By Song Fuli (宋馥李)
Economic Observer Online
Nov. 3, 2011
Translated By Zhu Na
Original article: [Chinese]
A recent spate of media reports based on a research paper produced by the Bank of China and Hurun Report, which included survey data revealing that half of the Chinese millionaires polled had considered emigration, and that 14 percent had already emigrated or were in the process of doing so, has once again raised the vexed issue of whether a mass migration of China's wealthiest citizens is underway.
According to the report, the most popular destinations are the U.S., Canada and Australia, with many of those choosing to leave motivated by the desire to find better schools and universities for their children. In 2010, almost 68,000 Chinese people who were born in China became permanent legal residents of the U.S.
Why are so many of China's wealthy choosing to emigrate?
The EO talked to Tsinghua University's Cai Jiming (蔡继明), who is also a member of the Chinese People's Political Consultative Conference. We've shortened his answers.
EO: What do you think about the fact that most of the wealthy Chinese who decide to emigrate say they are driven by concern for their children’s education?
Cai Jiming: I think it is understandable to emigrate for the sake of a child’s education. There are two situations: one regards tertiary education, with parents seeking to avoid the fierce competition for places at domestic universities […] the other is to provide children a western education from the earliest age. In both cases, we need to seriously rethink what has happened to our education system.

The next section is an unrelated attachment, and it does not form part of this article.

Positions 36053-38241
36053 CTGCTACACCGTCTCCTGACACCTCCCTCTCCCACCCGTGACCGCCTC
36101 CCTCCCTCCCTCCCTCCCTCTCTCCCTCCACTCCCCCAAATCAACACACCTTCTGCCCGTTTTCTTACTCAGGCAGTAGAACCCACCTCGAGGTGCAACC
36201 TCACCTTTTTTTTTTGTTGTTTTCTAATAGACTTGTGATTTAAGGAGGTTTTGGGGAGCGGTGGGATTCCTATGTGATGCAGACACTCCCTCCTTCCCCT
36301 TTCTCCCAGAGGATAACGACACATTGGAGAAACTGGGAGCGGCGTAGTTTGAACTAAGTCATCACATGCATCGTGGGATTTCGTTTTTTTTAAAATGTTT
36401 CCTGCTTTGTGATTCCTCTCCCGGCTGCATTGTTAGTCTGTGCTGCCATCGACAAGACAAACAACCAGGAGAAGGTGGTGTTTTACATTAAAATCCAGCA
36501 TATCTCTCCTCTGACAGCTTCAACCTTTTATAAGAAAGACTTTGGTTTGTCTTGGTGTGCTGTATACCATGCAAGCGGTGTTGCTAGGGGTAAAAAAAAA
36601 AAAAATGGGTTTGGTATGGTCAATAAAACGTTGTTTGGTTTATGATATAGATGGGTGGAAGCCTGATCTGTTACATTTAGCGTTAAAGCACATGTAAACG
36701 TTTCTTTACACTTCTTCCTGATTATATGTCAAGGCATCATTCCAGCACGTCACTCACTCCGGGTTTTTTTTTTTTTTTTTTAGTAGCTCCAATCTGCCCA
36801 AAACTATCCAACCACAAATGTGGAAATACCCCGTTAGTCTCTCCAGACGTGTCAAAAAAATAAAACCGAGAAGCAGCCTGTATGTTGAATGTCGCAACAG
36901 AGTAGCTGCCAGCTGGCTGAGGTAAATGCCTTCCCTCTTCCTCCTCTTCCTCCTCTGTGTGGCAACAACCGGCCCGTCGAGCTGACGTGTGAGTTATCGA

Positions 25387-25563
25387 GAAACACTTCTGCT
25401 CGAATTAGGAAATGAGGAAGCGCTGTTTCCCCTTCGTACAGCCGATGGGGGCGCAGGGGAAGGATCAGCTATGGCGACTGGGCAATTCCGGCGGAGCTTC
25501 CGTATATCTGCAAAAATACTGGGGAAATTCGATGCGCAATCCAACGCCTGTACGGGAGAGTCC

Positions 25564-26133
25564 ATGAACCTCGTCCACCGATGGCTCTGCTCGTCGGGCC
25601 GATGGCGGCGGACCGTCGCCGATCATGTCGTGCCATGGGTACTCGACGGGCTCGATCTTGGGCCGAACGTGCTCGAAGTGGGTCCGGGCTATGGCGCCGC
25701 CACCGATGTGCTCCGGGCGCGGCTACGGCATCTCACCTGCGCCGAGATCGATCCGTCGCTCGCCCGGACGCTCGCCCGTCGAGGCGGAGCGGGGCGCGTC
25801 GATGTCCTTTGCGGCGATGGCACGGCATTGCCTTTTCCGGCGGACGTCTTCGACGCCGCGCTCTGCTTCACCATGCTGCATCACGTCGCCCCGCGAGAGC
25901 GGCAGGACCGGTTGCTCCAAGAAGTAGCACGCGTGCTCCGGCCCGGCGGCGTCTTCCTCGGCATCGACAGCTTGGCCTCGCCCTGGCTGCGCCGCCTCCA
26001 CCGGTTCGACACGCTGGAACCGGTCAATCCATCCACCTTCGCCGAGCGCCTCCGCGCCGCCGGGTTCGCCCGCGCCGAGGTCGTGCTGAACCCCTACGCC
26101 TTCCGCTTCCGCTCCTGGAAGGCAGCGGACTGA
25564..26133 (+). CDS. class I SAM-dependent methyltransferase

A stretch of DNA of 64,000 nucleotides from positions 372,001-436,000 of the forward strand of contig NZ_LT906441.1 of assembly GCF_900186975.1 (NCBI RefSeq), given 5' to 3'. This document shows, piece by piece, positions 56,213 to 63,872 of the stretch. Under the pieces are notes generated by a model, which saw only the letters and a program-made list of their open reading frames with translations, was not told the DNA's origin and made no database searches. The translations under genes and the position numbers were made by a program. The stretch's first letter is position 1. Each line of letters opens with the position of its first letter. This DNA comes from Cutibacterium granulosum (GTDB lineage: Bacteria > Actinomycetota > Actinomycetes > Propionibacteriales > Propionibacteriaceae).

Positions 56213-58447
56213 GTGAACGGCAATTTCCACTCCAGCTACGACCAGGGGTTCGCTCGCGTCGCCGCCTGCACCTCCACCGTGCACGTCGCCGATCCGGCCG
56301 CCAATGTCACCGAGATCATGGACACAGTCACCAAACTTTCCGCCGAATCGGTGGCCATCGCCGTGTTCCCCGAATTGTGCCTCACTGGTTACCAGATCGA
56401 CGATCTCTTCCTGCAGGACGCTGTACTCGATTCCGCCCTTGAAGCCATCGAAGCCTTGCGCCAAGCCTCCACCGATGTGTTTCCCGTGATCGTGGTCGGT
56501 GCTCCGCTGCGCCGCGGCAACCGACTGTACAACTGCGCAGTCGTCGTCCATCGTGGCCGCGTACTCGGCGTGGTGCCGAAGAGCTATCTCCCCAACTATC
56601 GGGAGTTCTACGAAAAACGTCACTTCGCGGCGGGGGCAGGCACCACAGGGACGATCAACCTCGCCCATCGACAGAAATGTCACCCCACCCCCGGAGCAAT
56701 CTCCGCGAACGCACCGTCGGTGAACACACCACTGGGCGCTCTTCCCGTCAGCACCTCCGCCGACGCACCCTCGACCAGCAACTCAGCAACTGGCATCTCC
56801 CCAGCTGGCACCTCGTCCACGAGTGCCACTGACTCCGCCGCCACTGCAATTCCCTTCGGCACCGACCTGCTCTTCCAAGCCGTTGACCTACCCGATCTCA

Another important reason for this emigration trend is that many people are concerned about the security of their property.
EO: What do you think about this explanation?
CJM: This is a complicated question. Chinese people who are concerned about their private property should make a comprehensive analysis of our history and culture. In theory, our constitution and Property Law protect citizens’ private property, and we are not behind the U.S. or other countries in this respect. But have we really established a sense that “private property is sacred and inviolable”? In reality, we have always lacked protection for private property. In recent years, we’ve seen the illegal expropriation of land, the violent demolition of people’s houses and other phenomenon which show that these principles aren’t yet widely respected. Work still needs to be done to guarantee citizens’ private property.
EO: How will this emigration wave harm China? And will it cause the collapse of our economy?
CJM: It is not easy to estimate, but it definitely won’t make our economy collapse. However, a large number of wealthy people are moving overseas, of course, and it will have a negative impact on the development of China’s economy and society. One aspect is the loss of wealth; another aspect is the loss of all kinds of talented people.
EO: Some people think policies should be implemented to control emigration. What’s your opinion?
CJM: We can’t limit emigration […] freedom of movement is a basic human right.